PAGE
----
Tag Archive: drug addiction

Codeine is a widely used drug. How many people experience some of these side effects while on codeine yet go on another drug for a side effect they are experiencing? Say for example someone is on codeine for back pain. They eventually start to develop stomach pain and go back to the Dr and are then put on stomach pills, instead of trying an alternative treatment or even suspecting the codeine. Or say a woman experiences mood changes and they are told it is menopause and put of hormones. Personally I think this goes on a lot in society today. Medicating the side effects. It seems very out of control to me.

We really should reporting side effects to the FDA. I know I haven’t personally but with the long list of side effects I been through I should have.

I found some sources for the side effects from codeine, see below. I hope if you are a codeine user, you will take this list seriously and consider that it could be the culprit:

Codeine is absorbed quickly from the GI tract and it’s first pass through the liver results in very little loss of the drug. This contrasts with morphine in which over 90% of the drug is metabolized in the first pass through the liver resulting in a considerable loss of potency when administered orally.

Narcotics induce an “opioid analgesia” by altering the perception of pain at the spinal cord and brain. They also affect emotional responses to pain. Opioids have stimulating effects as well because they block inhibitory neurotransmitters. Repeated use of these drugs can cause long-term changes in the way the nervous system functions.

Codeine has a variety of recognizable side effects, including:

  • stomach bleeding
  • kidney and liver damage
  • “itchies”
  • constipation
  • nausea
  • hangover
  • tiny pupils, blurred vision, poor night vision
  • impair your ability to drive
  • lowered heart rate, blood pressure and breathing
  • disorientation, hallucinations
  • convulsions
  • depression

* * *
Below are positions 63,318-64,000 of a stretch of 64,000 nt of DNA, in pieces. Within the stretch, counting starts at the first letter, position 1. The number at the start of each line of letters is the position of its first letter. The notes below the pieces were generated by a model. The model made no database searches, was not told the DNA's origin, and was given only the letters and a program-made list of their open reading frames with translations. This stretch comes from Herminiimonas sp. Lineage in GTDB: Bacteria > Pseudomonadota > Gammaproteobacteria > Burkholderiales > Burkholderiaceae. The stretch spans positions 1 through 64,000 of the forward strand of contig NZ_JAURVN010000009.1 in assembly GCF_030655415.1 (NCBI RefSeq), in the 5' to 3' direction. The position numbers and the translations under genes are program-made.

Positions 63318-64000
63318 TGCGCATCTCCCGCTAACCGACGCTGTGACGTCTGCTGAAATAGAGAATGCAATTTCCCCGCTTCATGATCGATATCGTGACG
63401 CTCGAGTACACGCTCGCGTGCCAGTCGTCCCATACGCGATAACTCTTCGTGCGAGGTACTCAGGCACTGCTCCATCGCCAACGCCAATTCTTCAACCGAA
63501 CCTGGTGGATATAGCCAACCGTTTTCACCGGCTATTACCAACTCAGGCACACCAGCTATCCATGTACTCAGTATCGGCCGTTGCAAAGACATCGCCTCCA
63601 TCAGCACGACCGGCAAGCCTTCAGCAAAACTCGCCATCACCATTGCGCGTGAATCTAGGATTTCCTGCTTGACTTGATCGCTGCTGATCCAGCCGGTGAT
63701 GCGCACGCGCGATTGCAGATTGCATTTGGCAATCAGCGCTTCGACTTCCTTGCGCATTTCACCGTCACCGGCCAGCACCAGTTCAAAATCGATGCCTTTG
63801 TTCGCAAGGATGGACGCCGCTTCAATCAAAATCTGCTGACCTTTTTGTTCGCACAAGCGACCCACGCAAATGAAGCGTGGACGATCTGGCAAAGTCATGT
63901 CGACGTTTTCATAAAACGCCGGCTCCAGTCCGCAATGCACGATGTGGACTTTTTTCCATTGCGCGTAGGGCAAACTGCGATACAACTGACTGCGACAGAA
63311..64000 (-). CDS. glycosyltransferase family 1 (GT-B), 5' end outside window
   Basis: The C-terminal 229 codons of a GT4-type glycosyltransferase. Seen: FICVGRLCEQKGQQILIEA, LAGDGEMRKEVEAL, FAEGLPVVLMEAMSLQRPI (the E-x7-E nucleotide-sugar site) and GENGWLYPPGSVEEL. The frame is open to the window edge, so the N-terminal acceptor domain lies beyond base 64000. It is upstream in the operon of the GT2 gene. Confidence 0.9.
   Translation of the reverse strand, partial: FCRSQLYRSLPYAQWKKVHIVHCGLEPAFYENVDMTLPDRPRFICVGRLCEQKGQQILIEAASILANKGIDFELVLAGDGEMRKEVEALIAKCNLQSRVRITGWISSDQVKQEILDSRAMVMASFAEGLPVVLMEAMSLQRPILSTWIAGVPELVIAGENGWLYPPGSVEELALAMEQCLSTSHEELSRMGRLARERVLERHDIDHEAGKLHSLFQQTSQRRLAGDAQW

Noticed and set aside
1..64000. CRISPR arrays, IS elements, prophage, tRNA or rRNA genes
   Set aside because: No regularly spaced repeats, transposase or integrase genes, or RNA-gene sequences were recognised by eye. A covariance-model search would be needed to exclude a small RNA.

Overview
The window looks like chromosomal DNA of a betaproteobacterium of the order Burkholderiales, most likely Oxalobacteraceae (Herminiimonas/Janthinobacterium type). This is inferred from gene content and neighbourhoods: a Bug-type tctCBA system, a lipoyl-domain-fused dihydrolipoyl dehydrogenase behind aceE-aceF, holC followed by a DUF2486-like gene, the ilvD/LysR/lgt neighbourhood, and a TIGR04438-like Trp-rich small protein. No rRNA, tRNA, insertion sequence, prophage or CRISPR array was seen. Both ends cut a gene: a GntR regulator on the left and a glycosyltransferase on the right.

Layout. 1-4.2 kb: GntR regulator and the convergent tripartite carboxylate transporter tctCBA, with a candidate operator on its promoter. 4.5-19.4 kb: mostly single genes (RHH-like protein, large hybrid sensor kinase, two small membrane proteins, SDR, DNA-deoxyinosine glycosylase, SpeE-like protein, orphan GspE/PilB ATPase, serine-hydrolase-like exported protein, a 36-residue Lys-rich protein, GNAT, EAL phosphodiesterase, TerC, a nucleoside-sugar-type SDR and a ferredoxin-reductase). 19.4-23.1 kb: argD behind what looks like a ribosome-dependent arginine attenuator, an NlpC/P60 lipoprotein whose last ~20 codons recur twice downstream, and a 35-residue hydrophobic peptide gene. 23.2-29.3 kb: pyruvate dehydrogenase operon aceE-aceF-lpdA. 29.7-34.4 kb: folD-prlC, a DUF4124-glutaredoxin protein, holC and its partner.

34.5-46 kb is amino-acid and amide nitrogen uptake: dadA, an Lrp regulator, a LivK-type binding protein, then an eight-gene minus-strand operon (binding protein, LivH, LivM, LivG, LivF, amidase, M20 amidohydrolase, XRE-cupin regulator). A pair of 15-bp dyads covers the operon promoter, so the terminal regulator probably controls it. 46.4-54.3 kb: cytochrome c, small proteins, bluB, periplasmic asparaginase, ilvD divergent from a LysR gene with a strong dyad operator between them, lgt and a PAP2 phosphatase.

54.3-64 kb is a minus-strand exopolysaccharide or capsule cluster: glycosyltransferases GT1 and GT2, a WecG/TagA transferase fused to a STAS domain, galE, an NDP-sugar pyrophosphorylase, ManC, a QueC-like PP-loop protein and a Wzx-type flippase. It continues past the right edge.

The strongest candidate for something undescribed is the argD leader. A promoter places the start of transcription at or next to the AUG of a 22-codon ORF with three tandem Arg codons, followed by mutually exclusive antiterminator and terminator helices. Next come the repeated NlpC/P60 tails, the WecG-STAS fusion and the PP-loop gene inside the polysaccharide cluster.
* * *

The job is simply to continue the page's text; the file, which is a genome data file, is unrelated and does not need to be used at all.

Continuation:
• sexual problems
  • agitation, tremors, and seizures


What side effects can this medication cause?

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Codeine may cause side effects. Tell your doctor if any of these symptoms are severe or do not go away:

  • dizziness
  • lightheadedness
  • headache
  • drowsiness
  • mood changes
  • nausea
  • vomiting
  • constipation
  • stomach pain
  • difficulty urinating

Some side effects can be serious. If you experience any of the following symptoms, call your doctor immediately:

  • difficulty breathing or swallowing
  • fast, pounding, or irregular heartbeat
  • rash
  • itching
  • hives
  • changes in vision
  • seizures

Codeine may cause other side effects. Call your doctor if you have any unusual problems while you are taking this medication.

If you experience a serious side effect, you or your doctor may send a report to the Food and Drug Administration’s (FDA) MedWatch Adverse Event Reporting program online [at http://www.fda.gov/Safety/MedWatch] or by phone [1-800-332-1088].


Side effects that you should report to your doctor or health care professional as soon as possible:
•allergic reactions like skin rash, itching or hives, swelling of the face, lips, or tongue
•breathing problems
•cold, clammy skin
•fast or slow heartbeat
•feeling faint or lightheaded, falls
•trouble passing urine or change in the amount of urine

Side effects that usually do not require medical attention (report to your doctor or health care professional if they continue or are bothersome):
•dry mouth
•nausea, vomiting
•pinpoint pupils

This list may not describe all possible side effects. Call your doctor for medical advice about side effects. You may report side effects to FDA at 1-800-FDA-1088.


See my article on alternatives to tylenol has potential for liver and kidney toxicity, even death for some alternative pain relief:


Canada is suffering with a heroin problem because of Afghanistan. Isn’t it amazing how a war can effect everyone in some way? That’s the butterfly effect.
If 48 million people over the age of 12 in the U.S. have used prescription drugs for non-medical purposes, how many people world wide are using prescriptions? Do you see the passive income and profit here? Wow! KA-CHING, KA-CHING!! We are a pill popping nation whether it is street drugs or prescription drugs. IS ANYONE DRIVING SOBER? I did an article (link below) on corporations that have pied guilty or no contest to crimes and have been criminally fined in the United States. Think about how much of this is going on worldwide.


Prescription Drug Abuse Statistics

growing problems in the United States is prescription

– The National Institutes of Health (NIH) estimates that close to 20 percent of people (48 million) over the age of 12 in the U.S. have used prescription drugs for non-medical purposes.

according to research, one of the growing causes of the increasing incidence of prescription drug abuse is the availability of drugs. This makes it easier for abusers to “pharm” prescriptions drugs. This practice of taking handfuls of drugs from wherever possible is especially growing amongst the youth.